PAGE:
West Nile Virus, Zika Virus and Hover Fly
Reduce the Risk of West Nile Virus
- Drain standing water in your yard. Empty water from mosquito breeding sites, such as flower pots, pet bowls, clogged rain gutters, swimming pool covers, discarded tires, buckets, barrels, cans and similar items in which mosquitoes can lay eggs.
- Minimize activities in areas where mosquitoes are present such as shaded areas.
- Wear long-sleeved shirts and long pants outdoors.
- Use insect repellent containing no more than 35% DEET (N, N-diethyl-m-tolusamide). When using insecticide or insect repellent, follow manufacturer’s directions for use.
- Avoid using repellent on children under 2 years of age.
- On children 2-6 years of age, repellants should be used sparingly and contain only 10% DEET.
- Be careful using repellent on the hands of older children because repellents may irritate eyes and mouth.
- Maintain window and door screening to keep mosquitoes out of buildings.
Information on the Zika VirusOakland County Health Division has mapped out a strategy to help prevent Zika virus should the mosquito carrying the disease come to Michigan. County Executive L. Brooks Patterson previewed some of the steps already being taken in his Feb. 10, 2016 State of the County address.
Zika is a mosquito-borne disease that is spread to individuals mainly from the bite of an infected Aedes species mosquito. It also can be spread from a pregnant woman to her fetus. There have been reports of a serious birth defect of the brain called microcephaly in babies of mothers who had contracted the Zika virus while pregnant. Microcephaly is a condition where a baby’s head is much smaller than expected. Information about the link between Zika and poor birth outcomes is evolving. Until more information is known, however, the CDC recommends special travel precautions for pregnant women.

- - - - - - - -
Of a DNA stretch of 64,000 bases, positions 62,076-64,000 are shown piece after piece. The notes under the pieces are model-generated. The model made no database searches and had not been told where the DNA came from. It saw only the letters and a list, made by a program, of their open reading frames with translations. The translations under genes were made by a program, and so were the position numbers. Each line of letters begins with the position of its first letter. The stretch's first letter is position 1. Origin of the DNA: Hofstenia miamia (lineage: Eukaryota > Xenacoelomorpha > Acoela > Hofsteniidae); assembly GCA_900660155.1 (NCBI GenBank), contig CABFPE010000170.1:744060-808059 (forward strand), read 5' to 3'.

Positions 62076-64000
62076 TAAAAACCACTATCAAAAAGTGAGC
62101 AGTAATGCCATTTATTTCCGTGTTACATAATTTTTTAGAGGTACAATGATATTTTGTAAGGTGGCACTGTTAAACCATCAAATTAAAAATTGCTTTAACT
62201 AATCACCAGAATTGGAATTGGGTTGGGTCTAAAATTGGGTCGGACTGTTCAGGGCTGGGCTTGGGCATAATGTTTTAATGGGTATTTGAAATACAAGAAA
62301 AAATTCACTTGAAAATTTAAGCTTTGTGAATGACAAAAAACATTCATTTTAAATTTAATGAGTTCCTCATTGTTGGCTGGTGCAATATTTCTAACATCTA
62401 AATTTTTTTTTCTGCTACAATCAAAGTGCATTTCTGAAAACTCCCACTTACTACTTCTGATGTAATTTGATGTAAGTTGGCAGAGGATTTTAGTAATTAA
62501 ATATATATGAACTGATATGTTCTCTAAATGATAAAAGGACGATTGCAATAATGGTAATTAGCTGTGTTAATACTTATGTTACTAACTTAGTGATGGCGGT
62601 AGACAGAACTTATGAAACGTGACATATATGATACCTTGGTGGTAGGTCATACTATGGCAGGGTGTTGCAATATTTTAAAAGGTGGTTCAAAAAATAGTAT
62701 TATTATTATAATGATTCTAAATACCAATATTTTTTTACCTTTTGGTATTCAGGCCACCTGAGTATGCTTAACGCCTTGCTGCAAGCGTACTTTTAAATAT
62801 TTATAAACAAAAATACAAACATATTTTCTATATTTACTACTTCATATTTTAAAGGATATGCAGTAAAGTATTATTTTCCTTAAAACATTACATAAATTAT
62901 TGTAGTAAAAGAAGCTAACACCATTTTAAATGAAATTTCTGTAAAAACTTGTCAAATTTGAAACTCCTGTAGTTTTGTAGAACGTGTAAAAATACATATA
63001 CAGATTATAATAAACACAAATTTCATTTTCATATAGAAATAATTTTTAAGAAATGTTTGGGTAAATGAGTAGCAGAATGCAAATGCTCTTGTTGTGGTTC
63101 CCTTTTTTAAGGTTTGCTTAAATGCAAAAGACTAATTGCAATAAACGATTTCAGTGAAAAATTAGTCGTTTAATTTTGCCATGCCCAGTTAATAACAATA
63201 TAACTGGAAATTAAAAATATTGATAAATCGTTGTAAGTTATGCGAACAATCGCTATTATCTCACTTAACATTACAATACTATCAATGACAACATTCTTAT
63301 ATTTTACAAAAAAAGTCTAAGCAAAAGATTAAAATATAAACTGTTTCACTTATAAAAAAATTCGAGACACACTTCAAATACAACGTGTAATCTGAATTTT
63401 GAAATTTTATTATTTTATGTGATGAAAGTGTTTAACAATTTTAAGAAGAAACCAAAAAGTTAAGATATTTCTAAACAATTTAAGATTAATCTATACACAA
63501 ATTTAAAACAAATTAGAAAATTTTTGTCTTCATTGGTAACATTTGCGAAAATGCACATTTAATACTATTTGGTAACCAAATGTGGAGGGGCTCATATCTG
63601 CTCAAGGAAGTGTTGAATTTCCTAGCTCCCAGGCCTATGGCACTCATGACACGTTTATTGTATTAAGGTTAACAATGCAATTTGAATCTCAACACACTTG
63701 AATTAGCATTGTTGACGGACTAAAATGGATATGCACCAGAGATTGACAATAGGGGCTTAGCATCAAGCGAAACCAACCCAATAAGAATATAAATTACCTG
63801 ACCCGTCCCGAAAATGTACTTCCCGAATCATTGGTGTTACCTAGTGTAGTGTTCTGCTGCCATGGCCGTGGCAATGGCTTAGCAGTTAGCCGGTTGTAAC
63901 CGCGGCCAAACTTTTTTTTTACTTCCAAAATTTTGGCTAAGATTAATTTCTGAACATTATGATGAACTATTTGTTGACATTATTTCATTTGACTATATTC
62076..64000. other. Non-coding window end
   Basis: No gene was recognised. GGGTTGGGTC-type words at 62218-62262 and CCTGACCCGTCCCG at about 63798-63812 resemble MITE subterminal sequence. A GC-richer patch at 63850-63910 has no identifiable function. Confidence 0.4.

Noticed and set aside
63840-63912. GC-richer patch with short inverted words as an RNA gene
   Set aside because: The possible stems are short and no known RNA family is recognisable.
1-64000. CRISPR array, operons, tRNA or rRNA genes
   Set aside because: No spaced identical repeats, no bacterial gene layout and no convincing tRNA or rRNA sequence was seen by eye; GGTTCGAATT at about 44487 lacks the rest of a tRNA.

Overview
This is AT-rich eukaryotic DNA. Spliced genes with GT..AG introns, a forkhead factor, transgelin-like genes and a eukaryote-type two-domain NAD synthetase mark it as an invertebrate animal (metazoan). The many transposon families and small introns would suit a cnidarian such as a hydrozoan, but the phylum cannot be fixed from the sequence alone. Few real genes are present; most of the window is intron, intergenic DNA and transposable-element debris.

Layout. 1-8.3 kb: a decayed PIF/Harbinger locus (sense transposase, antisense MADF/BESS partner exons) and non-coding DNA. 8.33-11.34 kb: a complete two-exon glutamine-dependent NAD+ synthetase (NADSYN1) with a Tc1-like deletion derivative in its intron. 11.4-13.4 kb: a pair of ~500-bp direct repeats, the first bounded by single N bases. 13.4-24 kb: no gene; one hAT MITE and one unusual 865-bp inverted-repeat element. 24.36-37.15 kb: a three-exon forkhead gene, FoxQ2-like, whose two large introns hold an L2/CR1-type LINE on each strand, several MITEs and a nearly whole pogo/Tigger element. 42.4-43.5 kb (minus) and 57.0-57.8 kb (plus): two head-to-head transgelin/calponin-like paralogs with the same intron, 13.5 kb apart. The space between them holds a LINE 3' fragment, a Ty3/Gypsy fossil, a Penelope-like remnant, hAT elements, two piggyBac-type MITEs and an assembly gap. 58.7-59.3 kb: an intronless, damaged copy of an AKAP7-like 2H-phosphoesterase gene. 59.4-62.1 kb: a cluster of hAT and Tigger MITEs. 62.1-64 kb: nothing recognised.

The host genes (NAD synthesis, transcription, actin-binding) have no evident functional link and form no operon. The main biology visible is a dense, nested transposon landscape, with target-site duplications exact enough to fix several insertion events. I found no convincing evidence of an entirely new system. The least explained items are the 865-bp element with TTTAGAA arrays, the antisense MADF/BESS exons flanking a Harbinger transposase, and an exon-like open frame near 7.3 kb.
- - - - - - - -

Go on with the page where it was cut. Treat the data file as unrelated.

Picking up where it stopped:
West Nile Virus or Zika Virus call the number above or visit the website at www.oakgov.com/health
Southeastern Oakland County Water Authority
3910 W Webster Road, Royal Oak, MI 48073
Every spring a small fly emerges from the ground and appears harmful and looks like a bee or wasp. It actually is a Hover Fly. They are very good for the environment their larvae feed on aphids and are beneficial to the organic Gardner. We posted up flyers by the areas they seem to emerge so people know that they are not bees but actually flies. If you have any questions google Hover Flies or call the DPW 248.288.3222